The other day, I was listening to an old podcast of Evan Kleiman’s show, Good Food on KCRW. I love this show – it’s thoughtful and smart and gives me a window into what’s going on back home in Southern California, where I am from.
I especially enjoy hearing their report from the Santa Monica Farmers’ Market, which explores what’s in season and looks at the shopping choices of local chefs. Kumquats. Cherimoya. Surinam Cherries. All are exotic products that I no longer have easy access to and which thus do not play a part in my cooking or eating here in the Pacific Northwest.
Living vicariously, I suppose, is what I do by listening to the show, especially the Market Report.
So the particular podcast on was a show from around the holidays. Evan was talking to Mark Bittman about deep frying. They were having a nice conversation about how he has ended up using his pressure cooker as a deep fryer because it is narrower than many of his other pots, which means he can use less oil.
Not only did he talk about the kinds of things he likes to deep fry (Beets! Potatoes!) but also the types of oils he uses. Including…olive oil.
For me, the smell of olive oil, no, the very thought of olive oil immediately elicits memories of the year I lived in Spain straight out of college. Back when I barely had an inkling of who I was.
Across from my apartment in Nicasio Gallego near the new train station, there was a shop where each day I would see housewives enter with their large plastic jugs and bottles, ready for another fill up of the magical golden liquid. I would watch wondering how much oil they actually used in their cooking (or did they just drink it?) if they were going in for what seemed a near-daily replenishment.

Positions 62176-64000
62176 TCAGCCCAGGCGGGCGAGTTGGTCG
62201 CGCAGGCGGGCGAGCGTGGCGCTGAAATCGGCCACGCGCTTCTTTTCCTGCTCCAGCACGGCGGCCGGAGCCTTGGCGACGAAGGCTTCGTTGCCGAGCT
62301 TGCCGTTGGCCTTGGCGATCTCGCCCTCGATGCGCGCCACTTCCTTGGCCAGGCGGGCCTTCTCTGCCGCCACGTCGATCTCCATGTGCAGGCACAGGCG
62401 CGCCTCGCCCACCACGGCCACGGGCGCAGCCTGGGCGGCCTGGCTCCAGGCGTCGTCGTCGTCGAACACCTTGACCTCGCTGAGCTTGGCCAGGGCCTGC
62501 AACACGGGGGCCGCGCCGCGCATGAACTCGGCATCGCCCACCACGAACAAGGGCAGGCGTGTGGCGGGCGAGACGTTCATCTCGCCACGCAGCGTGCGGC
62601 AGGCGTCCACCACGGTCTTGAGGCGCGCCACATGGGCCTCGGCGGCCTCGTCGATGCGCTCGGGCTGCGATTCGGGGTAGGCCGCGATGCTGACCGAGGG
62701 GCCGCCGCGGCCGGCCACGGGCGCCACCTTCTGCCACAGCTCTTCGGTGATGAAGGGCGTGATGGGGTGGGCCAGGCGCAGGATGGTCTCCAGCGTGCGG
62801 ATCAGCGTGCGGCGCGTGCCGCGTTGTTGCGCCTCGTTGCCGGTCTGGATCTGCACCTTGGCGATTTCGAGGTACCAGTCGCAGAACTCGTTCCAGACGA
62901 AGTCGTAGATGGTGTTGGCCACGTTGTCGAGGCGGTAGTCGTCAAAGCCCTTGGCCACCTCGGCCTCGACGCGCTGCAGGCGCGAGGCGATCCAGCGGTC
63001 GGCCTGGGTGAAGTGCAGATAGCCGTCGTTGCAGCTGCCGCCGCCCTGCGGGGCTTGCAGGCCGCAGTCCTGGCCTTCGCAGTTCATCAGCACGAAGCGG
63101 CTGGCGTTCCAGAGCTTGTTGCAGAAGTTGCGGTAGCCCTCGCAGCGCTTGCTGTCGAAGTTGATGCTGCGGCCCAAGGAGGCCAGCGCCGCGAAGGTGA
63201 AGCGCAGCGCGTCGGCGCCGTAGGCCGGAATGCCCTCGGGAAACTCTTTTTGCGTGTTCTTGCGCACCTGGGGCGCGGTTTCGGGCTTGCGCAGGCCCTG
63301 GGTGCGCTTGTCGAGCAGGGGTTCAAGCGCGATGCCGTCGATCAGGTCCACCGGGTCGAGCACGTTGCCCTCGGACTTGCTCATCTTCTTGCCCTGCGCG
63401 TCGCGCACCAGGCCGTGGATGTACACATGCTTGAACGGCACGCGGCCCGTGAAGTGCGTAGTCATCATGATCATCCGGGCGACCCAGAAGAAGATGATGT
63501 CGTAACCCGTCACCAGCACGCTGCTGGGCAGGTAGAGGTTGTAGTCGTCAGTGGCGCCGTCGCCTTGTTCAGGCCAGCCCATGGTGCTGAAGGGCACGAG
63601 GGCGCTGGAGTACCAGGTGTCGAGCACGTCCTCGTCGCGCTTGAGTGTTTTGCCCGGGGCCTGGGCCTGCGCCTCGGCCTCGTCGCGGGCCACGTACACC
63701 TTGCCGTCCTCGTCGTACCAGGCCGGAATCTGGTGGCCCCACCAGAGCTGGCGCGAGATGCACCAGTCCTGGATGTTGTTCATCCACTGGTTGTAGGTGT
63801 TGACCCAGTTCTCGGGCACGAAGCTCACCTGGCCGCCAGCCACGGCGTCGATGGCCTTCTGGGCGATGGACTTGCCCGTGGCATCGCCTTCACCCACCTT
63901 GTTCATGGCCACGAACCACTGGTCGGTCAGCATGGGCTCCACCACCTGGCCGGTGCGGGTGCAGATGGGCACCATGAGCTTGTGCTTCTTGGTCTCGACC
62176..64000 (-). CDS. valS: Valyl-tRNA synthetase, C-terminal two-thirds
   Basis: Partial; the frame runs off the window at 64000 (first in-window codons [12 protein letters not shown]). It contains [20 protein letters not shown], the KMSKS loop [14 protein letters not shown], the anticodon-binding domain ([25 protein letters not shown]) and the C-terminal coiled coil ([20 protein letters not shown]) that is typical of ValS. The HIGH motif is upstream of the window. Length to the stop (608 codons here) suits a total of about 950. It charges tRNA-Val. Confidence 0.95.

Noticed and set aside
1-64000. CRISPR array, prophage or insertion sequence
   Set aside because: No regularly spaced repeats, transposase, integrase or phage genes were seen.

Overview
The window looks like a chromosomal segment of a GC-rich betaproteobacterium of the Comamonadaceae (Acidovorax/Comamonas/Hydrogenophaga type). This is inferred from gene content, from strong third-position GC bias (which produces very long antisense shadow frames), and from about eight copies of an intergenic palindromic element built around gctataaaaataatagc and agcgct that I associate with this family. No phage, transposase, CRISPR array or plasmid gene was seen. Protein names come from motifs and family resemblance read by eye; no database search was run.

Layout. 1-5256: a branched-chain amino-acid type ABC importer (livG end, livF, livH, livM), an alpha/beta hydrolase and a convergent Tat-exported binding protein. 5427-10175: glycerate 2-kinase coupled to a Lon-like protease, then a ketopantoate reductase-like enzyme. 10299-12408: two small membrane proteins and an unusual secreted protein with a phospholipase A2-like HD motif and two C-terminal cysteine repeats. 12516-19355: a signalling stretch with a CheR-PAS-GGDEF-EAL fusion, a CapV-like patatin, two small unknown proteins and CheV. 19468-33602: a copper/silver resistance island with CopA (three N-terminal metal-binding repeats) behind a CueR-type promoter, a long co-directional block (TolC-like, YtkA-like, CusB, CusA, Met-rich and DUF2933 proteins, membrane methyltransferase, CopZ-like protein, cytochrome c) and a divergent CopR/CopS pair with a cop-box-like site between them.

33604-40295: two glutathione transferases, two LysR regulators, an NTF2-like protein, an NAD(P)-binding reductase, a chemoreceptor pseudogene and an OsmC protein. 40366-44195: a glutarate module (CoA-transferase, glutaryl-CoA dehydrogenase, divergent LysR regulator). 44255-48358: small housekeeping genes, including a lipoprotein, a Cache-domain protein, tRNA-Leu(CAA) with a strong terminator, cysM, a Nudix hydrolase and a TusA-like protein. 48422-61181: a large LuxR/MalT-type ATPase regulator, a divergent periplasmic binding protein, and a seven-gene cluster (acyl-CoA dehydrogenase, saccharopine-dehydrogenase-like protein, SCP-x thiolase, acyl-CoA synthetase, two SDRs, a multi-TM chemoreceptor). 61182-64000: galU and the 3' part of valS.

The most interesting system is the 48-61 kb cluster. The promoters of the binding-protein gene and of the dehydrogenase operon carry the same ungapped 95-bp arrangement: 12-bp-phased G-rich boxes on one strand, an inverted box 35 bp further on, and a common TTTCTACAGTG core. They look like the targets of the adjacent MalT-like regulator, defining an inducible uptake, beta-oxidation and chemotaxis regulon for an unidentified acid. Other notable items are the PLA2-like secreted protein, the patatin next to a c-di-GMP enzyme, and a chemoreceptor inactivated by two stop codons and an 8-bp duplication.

Then there was the busy older part of town with its dusty, narrow streets. I would ride through them on my bike, the one purchased at the Sunday flea market. It was the same bike which was eventually stolen from me, reappearing at the Sunday flea market soon thereafter, which I then repurchased probably for more than what I'd originally paid (What can I say; I was attached to that bike).
In the afternoons, Sevilla seemed almost completely deserted. Only a foreigner would be pedaling around on a creaky stolen-then-not-stolen bike at that time, just as lunch was being cooked and enjoyed, soon to be followed by a long siesta.
But for me, that was precisely the best time to wander about alone. The town was mine. Its streets were so still. The best part was the smell of olive oil, which perfumed the air. People had their windows open. They were frying and sauteeing and doing everything else a person might do with a warm pan of olive oil at lunchtime.
It has been a while since I have been anywhere in Spain, including Sevilla, which I came to love so much that for a long time after I returned home, I felt a distinct ache inside whenever I thought of it. Even now, each time I smell olive oil cooking, bite into a briny little olive or taste a sliver of meltingly rich jamon I am transported yet again.
Can a memory take the form of a deep-fried morsel? If the answer is yes, then this croqueta is it. I remember eating croquetas filled with warm béchamel and jamon serrano and coated with crunchy breadcrumbs on the outside.